Nonetheless, taking all that aside, we actually have quite a fantastic audiovisual piece of art. The animation is flawless and the art is not your typical degenerate garbage (not trying to sound disrespectful, but it really does look mature and visually intriguing). The music is really good and generally well used. I have no major complaint about the production value and perhaps am even more than enthusiastic to praise this truly astounding audiovisual spectacle. I can rest assured anyone who watches this movie would concur.
That said, this movie, albeit aesthetically merited, is subpar in almost every way. Satoshi Kon is definitely not a hack, however refutably overrated, for he has demonstrated his genuine competence in composing his own coups such as Perfect Blue or Tokyo Godfathers, and even glimpses of greatness here and there in Millennium Actress. Nevertheless, the self-indulgent and bafflingly confusing narrative has made Millennium Actress his weakest work that I’ve experienced so far. Mind you, this movie used to hold a 10 on my list for quite some time, so I do understand all the unhinged worshipping. Yet have I verily changed to thus give my sincere final verdict upon this movie: How corny.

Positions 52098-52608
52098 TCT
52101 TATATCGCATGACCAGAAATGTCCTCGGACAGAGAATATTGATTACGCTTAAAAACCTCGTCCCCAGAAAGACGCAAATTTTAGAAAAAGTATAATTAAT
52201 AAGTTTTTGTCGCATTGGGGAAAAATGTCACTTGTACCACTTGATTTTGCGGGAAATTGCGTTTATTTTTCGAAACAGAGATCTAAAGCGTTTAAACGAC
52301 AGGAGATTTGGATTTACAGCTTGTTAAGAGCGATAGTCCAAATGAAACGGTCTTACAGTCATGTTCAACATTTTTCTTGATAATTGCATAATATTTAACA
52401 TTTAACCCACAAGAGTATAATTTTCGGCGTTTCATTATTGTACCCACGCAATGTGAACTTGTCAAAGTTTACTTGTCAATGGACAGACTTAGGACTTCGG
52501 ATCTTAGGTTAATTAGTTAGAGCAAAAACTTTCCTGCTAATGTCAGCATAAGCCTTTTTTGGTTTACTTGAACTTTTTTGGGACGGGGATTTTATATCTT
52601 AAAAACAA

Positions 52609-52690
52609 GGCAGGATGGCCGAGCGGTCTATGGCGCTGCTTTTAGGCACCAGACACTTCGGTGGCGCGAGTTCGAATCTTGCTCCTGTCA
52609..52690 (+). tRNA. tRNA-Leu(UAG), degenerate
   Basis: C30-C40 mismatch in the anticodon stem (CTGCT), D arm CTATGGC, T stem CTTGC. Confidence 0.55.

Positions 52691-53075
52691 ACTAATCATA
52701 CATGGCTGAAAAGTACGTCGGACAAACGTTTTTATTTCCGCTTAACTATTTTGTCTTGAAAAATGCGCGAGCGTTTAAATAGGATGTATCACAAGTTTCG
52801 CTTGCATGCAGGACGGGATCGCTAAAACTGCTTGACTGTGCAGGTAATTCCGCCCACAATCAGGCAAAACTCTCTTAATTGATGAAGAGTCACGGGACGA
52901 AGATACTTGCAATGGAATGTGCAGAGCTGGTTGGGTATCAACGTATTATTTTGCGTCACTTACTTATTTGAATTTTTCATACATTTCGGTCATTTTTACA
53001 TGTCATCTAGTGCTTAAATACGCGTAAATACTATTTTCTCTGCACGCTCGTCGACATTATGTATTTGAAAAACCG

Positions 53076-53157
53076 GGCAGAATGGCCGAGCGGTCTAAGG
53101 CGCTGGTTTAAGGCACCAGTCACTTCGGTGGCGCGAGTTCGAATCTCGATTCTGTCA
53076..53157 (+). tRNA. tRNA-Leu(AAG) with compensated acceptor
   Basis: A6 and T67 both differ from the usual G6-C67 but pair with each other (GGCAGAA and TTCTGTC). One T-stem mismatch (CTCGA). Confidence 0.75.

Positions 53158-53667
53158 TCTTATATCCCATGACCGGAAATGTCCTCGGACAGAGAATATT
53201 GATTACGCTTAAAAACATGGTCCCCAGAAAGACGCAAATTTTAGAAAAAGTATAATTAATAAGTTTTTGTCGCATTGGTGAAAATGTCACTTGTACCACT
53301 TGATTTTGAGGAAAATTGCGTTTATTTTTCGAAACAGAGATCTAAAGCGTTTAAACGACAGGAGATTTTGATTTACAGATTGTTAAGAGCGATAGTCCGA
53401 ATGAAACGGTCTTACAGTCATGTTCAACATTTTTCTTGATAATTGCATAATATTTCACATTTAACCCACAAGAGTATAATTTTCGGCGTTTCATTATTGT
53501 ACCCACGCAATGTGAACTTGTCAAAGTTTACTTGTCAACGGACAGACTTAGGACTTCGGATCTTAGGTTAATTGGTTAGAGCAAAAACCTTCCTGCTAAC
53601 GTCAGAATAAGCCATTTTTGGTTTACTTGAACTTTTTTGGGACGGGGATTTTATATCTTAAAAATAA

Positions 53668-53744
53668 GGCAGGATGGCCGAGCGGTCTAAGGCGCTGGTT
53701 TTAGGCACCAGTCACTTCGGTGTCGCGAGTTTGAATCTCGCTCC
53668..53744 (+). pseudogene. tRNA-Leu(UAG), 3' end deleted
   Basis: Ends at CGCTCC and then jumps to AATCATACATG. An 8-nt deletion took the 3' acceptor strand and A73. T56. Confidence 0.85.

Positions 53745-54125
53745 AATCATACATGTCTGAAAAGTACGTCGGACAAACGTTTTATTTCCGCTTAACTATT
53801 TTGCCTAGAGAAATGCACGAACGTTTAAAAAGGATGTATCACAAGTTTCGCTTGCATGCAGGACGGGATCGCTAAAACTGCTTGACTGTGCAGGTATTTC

STORY – Millennium Actress’s story is very simplistic and very sweet. I’m not usually a fan of unquestioning, devotional love, especially to such a crazed, obsessive extent, but the way this movie presents things makes it very easy to like. Just the extent of everything, the lengths to which Chiyoko had been willing to go; all of it was incredible. Even better still, was the idea that we in the audience could not know just how much of it was real and just how much of it was fantasy. The lines seem permanently blurred and any one scene might have just as easily been a memory or a dream, especially since all of the recollections are coming at an age where forgetfulness is common, making everything all the more tragic.
The use of movies to convey a fantasy was brilliant, especially considering the story’s form as a movie. The way people in the present are thrown into the past (or fantasy) was also a wonderfully creative way to tie the two times together, and there’s even a bit of tongue-in-cheek self-commentary on this way of handling things. Really, it’s Satoshi Kon’s phenomenal storytelling that transforms Millennium Actress’s exceedingly simple plotline into a masterpiece.